I knew this book would not be an easy read, and would likely bring me to tears. I was absolutely right. Hearing everything from Starr’s point of view is heartbreaking. The realness of the story also makes it hit hard. The characters are flawed. Khalil questions the officer, responds with an attitude and doesn’t follow his directions. You may find yourself judging him, it almost seems as if Starr does too in the moment. But as Starr points out, he didn’t do anything wrong, certainly not anything to deserve to die. It also accurately reflects real world stories where the victim ends up being more scrutinized than the police officer. Starr also has her own complicated and conflicting issues. The story is just too real not to hit home.

The movie sticks pretty close to the book. They switch the order of scenes, eliminate some characters and make a few changes that don’t have a major affect on the overall story. I didn’t like the changes they made to the story line following her school friendships. In the book, Hailey’s racist behavior is more of a ongoing issue extending beyond Khalil’s murder, the movie makes it the catalyst for all the conflict between with her friends. In the book it’s a lot more complicated, a lot the deeper issues Starr and her family struggle with are just barely mentioned in the movie. They also threw in an extra confrontation between police officers and the family that seemed just to be there to shock viewers and drive home the main theme. Generally it was a good movie, and a pretty good adaptation. What’s odd is that for a fairly long movie, a little over two hours, it felt rushed. It also didn’t seem to have the same natural flow as the book. The order of events and scenes felt disjointed and pieced together. There are also elements left out of the movie that would have added more depth. I think the narrow focus on Starr, made the other characters fall flat.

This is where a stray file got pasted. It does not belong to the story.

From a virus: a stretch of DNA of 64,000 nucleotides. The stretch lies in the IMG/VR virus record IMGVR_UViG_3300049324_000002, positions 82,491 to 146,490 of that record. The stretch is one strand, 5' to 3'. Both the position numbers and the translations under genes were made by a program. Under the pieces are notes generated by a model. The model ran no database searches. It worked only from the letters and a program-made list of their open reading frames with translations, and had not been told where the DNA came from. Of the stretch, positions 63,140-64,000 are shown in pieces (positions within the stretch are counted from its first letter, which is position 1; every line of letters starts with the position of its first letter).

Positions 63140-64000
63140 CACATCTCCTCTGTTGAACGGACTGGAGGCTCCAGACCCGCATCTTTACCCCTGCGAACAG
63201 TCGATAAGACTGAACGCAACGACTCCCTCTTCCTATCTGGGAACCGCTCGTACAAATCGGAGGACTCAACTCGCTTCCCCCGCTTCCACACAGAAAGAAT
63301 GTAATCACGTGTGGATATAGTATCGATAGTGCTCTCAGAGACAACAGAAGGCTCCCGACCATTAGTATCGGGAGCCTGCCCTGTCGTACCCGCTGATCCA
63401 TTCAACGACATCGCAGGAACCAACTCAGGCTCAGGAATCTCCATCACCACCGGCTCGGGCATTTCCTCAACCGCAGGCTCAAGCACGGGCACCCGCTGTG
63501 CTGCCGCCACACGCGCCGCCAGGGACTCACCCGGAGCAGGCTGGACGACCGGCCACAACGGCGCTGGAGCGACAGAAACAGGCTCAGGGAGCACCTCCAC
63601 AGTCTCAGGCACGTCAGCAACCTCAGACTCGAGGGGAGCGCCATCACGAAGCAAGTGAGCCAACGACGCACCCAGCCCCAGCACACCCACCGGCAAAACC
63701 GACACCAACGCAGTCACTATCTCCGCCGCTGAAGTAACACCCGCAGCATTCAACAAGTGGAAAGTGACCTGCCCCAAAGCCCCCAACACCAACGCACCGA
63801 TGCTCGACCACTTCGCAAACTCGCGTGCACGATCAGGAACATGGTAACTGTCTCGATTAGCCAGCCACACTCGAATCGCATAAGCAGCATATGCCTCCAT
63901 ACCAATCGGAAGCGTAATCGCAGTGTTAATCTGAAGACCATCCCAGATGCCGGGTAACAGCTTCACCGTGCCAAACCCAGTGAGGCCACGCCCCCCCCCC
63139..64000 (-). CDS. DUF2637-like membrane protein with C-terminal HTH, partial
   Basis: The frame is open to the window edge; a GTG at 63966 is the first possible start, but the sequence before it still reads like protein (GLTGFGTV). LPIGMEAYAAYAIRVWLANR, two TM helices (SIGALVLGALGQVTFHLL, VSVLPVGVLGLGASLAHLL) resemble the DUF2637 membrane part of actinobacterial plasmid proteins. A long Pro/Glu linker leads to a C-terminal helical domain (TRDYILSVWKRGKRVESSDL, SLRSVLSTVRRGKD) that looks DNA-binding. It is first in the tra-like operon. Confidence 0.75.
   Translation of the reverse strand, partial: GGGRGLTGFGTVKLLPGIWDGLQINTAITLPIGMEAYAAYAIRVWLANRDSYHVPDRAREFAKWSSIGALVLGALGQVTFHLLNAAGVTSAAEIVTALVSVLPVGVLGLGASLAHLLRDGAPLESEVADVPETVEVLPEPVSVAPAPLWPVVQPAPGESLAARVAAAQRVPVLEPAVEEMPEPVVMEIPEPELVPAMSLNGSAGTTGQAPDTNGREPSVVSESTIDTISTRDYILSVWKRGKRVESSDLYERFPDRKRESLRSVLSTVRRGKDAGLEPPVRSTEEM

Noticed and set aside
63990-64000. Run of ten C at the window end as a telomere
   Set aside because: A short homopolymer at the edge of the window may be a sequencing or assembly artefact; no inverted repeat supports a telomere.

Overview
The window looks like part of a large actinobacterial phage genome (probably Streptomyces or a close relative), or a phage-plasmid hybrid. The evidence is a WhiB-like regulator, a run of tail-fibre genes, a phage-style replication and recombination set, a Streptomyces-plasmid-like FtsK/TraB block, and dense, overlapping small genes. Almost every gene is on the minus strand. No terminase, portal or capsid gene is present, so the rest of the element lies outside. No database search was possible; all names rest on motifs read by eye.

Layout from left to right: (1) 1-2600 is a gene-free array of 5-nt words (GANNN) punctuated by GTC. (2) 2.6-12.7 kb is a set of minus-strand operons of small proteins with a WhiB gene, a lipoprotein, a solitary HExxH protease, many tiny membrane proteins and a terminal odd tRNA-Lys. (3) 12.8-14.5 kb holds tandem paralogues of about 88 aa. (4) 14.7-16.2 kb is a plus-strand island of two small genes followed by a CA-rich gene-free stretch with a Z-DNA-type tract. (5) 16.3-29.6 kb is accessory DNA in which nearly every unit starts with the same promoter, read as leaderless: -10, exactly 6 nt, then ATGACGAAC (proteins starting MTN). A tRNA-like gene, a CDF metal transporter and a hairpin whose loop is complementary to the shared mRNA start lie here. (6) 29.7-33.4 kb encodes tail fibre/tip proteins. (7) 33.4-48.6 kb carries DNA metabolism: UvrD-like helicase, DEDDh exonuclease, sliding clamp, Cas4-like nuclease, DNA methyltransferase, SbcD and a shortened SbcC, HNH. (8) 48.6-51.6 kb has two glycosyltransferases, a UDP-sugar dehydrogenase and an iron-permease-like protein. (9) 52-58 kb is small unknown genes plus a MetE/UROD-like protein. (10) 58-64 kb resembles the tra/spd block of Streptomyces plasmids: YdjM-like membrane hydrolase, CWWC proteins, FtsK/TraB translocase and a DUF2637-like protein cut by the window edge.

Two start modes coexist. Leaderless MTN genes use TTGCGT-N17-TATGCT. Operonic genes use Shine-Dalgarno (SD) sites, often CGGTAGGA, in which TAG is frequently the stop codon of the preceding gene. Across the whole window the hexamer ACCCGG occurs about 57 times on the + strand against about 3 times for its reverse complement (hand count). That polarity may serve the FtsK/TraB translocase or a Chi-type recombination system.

Overall, I’d say the two were pretty comparable. They both manage to tell a difficult story that shines a light on a very real problem. While the movie has a very narrow focus, I think the book really highlights how the events affect more than just the individuals involved. In the real world it’s hard to see the connections, but the book really shows how the events ripple out to family, friends and the communities of the victims of police violence and abuse. I preferred the book over the movie but I really think this is a story everybody should hear in either form.